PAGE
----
To woo younger generations of viewers who watch videos online and on mobile devices, traditional television studios are rapidly snatching up venture capital backed online video startups, known as multi-channel networks (MCNs). Time Warner Inc. (NYSE: TWX), German television company ProSiebenSat.1 Media AG and Walt Disney Co. (NYSE: DIS) have each made recent purchases in the space.

MCNs are the latest step in the evolution of online video, first popularized by quirky user-generated clips on YouTube, which Google Inc. (Nasdaq: GOOG) bought for $1.65 billion in 2006. The demographics of the audience are clearly attractive to TV advertisers too. Hit shows on MCNs have millions of Generation Y and Z viewers. For example, PewDiePie, a 24-year-old Swedish gamer, boasts 24 million subscribers.

No wonder Disney agreed to buy Maker Studios Inc., the MCN producer of PewDiePie's content. Since 2009, Maker has raised $66 million in venture capital from Greycroft Partners, Upfront Ventures and Time Warner Investments. It produces thousands of videos on YouTube, generating roughly 5.5 billion monthly views. Among its contributors are Jordanian comedian Kassem Gharaibeh and actor Robert De Niro's Tribeca Enterprises.

Former Maker Studios chief executive Danny Zappin, who last year accused the board of ousting him and taking control of the company through fraud, is currently seeking to delay a shareholder vote on the Disney's $500 million acquisition.

If Disney completes the Maker deal, it would follow Warner, which made a similar move in March when it bought an $18 million stake in Machinima, a video game-focused YouTube MCN. Investors MK Capital and Redpoint Ventures also participated.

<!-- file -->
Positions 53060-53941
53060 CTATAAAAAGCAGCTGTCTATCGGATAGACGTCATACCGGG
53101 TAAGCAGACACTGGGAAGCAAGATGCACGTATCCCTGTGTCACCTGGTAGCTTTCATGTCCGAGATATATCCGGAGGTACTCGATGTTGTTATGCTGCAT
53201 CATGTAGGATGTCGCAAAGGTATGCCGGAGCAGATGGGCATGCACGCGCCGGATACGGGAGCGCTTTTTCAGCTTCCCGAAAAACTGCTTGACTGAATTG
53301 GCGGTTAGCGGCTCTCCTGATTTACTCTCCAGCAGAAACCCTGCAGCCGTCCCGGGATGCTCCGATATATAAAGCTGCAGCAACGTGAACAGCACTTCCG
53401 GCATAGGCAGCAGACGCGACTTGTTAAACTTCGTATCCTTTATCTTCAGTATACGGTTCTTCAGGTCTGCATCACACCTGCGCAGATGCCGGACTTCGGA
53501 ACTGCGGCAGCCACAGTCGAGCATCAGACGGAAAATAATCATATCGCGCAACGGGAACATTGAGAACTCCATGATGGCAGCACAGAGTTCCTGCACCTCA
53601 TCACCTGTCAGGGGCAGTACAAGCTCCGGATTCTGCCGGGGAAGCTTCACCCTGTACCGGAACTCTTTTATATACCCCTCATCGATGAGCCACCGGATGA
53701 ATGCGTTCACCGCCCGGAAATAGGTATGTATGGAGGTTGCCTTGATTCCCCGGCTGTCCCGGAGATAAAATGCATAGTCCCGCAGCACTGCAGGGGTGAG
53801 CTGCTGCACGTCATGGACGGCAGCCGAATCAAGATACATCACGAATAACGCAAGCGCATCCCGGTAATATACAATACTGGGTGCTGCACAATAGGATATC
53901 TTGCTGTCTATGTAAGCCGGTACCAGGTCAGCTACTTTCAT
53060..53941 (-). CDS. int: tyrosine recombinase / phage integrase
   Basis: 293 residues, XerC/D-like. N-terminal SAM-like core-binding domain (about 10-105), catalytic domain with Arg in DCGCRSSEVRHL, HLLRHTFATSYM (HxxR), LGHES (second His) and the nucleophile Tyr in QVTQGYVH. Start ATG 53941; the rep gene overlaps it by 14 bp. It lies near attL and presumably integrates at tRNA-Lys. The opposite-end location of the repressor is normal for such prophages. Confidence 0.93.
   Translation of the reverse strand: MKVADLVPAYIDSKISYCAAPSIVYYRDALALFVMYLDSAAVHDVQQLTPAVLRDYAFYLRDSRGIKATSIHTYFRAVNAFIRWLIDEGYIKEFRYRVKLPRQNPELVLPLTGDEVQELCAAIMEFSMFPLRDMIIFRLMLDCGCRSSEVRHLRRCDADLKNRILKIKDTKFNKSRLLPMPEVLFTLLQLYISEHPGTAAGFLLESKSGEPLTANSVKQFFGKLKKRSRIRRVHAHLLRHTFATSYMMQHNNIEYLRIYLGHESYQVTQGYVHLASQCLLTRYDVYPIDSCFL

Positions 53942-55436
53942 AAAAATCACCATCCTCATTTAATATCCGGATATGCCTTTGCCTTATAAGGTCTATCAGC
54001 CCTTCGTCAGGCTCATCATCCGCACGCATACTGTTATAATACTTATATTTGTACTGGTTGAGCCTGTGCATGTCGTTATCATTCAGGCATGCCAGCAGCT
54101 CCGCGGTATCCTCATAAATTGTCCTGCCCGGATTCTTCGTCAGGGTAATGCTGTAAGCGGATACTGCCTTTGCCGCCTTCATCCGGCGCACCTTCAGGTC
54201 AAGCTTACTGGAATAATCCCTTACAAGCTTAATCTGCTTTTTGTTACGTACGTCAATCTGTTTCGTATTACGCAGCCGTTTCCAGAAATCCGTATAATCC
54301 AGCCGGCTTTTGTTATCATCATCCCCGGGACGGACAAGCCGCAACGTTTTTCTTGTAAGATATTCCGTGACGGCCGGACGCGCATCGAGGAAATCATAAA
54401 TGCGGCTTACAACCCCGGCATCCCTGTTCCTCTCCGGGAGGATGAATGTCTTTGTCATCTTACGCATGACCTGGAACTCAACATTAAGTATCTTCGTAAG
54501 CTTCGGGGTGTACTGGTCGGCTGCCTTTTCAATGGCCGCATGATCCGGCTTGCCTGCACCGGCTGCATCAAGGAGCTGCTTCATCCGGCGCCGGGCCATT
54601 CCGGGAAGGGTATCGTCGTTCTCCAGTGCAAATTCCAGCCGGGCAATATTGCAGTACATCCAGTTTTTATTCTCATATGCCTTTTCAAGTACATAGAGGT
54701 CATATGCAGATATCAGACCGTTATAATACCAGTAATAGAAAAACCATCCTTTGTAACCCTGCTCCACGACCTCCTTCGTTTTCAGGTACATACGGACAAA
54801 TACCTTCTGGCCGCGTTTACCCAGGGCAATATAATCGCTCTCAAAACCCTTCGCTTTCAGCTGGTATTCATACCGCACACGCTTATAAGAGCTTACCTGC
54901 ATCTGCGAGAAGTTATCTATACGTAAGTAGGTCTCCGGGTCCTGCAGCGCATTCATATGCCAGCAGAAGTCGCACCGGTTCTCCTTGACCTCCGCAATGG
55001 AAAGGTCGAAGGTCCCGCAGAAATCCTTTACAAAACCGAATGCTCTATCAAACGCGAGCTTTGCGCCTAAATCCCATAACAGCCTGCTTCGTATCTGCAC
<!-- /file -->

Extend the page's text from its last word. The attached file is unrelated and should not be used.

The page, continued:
Following Disney was ProSiebenSat.1, which recently agreed to buy a 20 percent stake in Collective Digital Studio LLC, a Los Angeles MCN.

"It's kind of a land grab," says Wade Layton, managing director of CIT Corporate Finance's media group. "If you can aggregate a lot of eyeballs and not spend a lot on the content itself, it's an interesting model. You can make money just on the exploitation of that content. It helps a company like Disney."

Bryan Cave LLP's Ronald Jacobi also noticed the trend, adding that traditional Hollywood companies are "definitely looking to smaller content providers."

Disney has been an active acquirer in recent years, with several significant multi-billion dollar deals under its belt. The company bought Pixar Animation Sudios for $7.4 billion in 2006, Marvel Entertainment for $4 billion in 2009 and Lucasfilm Ltd. for $4.05 billion in 2012. Disney also procures digital content providers for under $1 billion, including the $700 million deal for online gamer Club Penguin in 2007.

Meanwhile, Maker has done a bit of dealmaking in its own right. In August, the Culver City, Calif. company bought Blip, a New York video distribution network that raised $24.3 million from Bain Capital Ventures and Canaan Partners.

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